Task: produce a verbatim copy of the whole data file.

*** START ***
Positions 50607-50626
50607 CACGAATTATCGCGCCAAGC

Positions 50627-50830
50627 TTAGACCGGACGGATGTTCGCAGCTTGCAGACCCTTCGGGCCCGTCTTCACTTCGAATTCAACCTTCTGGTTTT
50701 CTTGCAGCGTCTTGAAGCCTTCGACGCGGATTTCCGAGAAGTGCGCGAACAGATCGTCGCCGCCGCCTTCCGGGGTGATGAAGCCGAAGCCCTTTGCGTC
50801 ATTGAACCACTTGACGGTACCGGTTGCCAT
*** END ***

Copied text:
Positions 50607-50626
50607 CACGAATTATCGCGCCAAGC

Positions 50627-50830
50627 TTAGACCGGACGGATGTTCGCAGCTTGCAGACCCTTCGGGCCCGTCTTCACTTCGAATTCAACCTTCTGGTTTT
50701 CTTGCAGCGTCTTGAAGCCTTCGACGCGGATTTCCGAGAAGTGCGCGAACAGATCGTCGCCGCCGCCTTCCGGGGTGATGAAGCCGAAGCCCTTTGCGTC
50801 ATTGAACCACTTGACGGTACCGGTTGCCAT